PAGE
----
neuroplasticity in memory & beyond state-of-the-Art genomics
Neuroplasticity serves as the foundation of learning and memory formation, which are indispensable to our lives. Its deficits give rise to an array of disorders, including dementia and post-traumatic stress disorder (PTSD). We will tackle on fundamental questions regarding the epigenetic and transcriptional basis of memory-encoding neuronal ensemble (e.g., engram) formation. To this end, we will employ a multidisciplinary approach that encompasses genomics, mouse genetics, circuit analysis and bioinformatics.
Our laboratory is built upon two main pillars.
We will leverage high-end epigenomics and genomics sequencing technologies to uncover molecular basis of memory-encoding neuronal ensemble formation. We will employ gene KD/OE, as well as optogenetics technologies, to evaluate functional relevance of our findings based on genomics profiles.
We will develop novel high-throughput sequencing technologies, such as whole genome history tracing, which will overcome the critical limitations of existing snapshot-type technologies. These advanced methodologies will enable us to gain insights into how heterogeneity of neuronal ensemble is generated.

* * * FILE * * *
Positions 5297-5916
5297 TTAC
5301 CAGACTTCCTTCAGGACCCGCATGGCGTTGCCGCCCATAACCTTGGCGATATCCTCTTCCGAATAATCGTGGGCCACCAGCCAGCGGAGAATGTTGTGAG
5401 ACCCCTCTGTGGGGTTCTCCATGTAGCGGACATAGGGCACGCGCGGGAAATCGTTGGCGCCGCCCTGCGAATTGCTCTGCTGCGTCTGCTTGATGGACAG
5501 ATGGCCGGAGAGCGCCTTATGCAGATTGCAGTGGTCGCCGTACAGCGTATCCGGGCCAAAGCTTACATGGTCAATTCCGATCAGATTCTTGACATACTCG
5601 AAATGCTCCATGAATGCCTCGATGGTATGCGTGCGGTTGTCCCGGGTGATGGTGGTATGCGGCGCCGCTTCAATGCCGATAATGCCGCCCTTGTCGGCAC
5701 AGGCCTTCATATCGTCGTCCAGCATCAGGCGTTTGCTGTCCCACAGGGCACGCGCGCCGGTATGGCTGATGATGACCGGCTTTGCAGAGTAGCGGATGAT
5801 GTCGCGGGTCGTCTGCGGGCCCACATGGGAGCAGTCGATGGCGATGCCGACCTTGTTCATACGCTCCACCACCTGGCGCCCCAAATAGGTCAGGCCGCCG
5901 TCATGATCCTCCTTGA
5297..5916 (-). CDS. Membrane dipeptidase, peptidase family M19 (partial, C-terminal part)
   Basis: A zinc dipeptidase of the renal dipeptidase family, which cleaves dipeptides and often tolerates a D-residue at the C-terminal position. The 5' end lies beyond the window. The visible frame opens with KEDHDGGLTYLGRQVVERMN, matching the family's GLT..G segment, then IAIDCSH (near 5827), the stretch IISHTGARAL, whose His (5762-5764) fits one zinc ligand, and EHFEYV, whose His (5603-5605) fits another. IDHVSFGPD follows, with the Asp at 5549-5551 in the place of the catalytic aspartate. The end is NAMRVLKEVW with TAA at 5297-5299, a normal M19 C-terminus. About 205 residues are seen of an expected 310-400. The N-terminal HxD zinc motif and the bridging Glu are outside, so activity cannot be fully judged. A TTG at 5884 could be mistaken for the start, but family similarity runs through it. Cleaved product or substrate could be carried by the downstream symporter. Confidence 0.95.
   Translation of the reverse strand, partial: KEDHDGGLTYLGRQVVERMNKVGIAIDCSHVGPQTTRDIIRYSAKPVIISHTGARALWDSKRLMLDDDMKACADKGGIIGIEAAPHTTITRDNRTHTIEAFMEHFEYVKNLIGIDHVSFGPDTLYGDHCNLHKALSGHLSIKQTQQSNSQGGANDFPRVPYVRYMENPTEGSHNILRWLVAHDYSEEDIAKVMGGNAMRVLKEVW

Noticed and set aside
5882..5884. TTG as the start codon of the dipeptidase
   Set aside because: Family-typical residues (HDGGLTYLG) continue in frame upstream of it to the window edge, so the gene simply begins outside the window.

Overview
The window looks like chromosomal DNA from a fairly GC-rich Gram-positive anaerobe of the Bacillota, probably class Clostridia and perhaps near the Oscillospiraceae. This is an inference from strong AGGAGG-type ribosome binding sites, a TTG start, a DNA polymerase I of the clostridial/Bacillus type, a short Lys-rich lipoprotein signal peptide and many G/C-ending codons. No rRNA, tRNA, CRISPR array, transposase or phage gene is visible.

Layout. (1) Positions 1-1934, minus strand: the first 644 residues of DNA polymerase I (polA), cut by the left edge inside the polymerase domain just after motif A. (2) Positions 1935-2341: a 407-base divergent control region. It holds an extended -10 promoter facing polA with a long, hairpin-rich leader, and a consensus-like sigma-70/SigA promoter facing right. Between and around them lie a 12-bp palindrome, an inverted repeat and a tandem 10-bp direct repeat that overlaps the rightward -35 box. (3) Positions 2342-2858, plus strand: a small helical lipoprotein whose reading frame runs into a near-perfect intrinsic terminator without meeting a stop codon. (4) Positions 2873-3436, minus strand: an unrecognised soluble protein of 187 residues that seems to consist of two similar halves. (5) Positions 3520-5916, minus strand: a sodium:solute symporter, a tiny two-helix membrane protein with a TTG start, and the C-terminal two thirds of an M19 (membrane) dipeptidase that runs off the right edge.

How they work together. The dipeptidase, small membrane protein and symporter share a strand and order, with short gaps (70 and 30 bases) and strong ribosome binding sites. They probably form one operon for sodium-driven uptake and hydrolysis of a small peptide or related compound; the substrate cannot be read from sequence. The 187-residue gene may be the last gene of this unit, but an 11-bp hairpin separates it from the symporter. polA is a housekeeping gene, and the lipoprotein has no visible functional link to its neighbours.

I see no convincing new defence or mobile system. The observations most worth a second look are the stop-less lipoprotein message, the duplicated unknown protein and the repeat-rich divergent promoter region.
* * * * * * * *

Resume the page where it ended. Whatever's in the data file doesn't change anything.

Please also see our research vision regarding the ERC-StG grant (MemoPlasticGenomics).
Epigenetic and transcriptional mechanism regulating IEG inducibility in sensory neurons. t-SNE representation (left) and genome browser view (right) of epigenetic chromatin organization in neuronal activity-response genes at pre-sensory stage (E14.5). In sensory neurons, prior to sensory activity-dependent induction, immediate early genes (IEGs, e.g., Fos, Egr1) are embedded into a unique ‘bipartite' Polycomb chromatin signature. Namely, IEGs carry an active H3K27ac mark on promoters, but a repressive Polycomb-H3K27me3 mark on gene bodies, which is clearly distinct from classic Polycomb bivalent organization that is preferentially found in activity late-response genes (LRGs). Adapted from Kitazawa et al., Nature Genetics 2021.